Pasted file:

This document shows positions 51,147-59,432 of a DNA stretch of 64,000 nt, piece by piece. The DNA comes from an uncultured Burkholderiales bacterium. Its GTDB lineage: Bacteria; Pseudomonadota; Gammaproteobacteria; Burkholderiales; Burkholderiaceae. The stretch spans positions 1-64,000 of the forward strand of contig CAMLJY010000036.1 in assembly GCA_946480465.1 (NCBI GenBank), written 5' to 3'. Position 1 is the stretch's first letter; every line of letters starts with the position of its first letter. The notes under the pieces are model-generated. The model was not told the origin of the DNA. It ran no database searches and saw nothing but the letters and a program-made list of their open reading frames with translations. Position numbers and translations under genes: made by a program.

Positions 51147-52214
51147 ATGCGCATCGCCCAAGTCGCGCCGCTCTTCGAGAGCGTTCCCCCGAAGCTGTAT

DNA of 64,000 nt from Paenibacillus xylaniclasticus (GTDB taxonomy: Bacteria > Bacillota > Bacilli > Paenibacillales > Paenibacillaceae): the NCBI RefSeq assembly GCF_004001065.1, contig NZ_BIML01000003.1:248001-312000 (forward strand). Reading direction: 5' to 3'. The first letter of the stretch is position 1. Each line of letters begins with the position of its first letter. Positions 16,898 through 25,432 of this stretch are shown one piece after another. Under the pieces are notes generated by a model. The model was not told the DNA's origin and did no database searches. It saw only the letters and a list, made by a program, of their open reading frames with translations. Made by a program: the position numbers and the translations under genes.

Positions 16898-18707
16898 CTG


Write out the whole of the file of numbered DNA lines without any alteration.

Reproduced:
This document shows positions 51,147-59,432 of a DNA stretch of 64,000 nt, piece by piece. The DNA comes from an uncultured Burkholderiales bacterium. Its GTDB lineage: Bacteria; Pseudomonadota; Gammaproteobacteria; Burkholderiales; Burkholderiaceae. The stretch spans positions 1-64,000 of the forward strand of contig CAMLJY010000036.1 in assembly GCA_946480465.1 (NCBI GenBank), written 5' to 3'. Position 1 is the stretch's first letter; every line of letters starts with the position of its first letter. The notes under the pieces are model-generated. The model was not told the origin of the DNA. It ran no database searches and saw nothing but the letters and a program-made list of their open reading frames with translations. Position numbers and translations under genes: made by a program.

Positions 51147-52214
51147 ATGCGCATCGCCCAAGTCGCGCCGCTCTTCGAGAGCGTTCCCCCGAAGCTGTAT

DNA of 64,000 nt from Paenibacillus xylaniclasticus (GTDB taxonomy: Bacteria > Bacillota > Bacilli > Paenibacillales > Paenibacillaceae): the NCBI RefSeq assembly GCF_004001065.1, contig NZ_BIML01000003.1:248001-312000 (forward strand). Reading direction: 5' to 3'. The first letter of the stretch is position 1. Each line of letters begins with the position of its first letter. Positions 16,898 through 25,432 of this stretch are shown one piece after another. Under the pieces are notes generated by a model. The model was not told the DNA's origin and did no database searches. It saw only the letters and a list, made by a program, of their open reading frames with translations. Made by a program: the position numbers and the translations under genes.

Positions 16898-18707
16898 CTG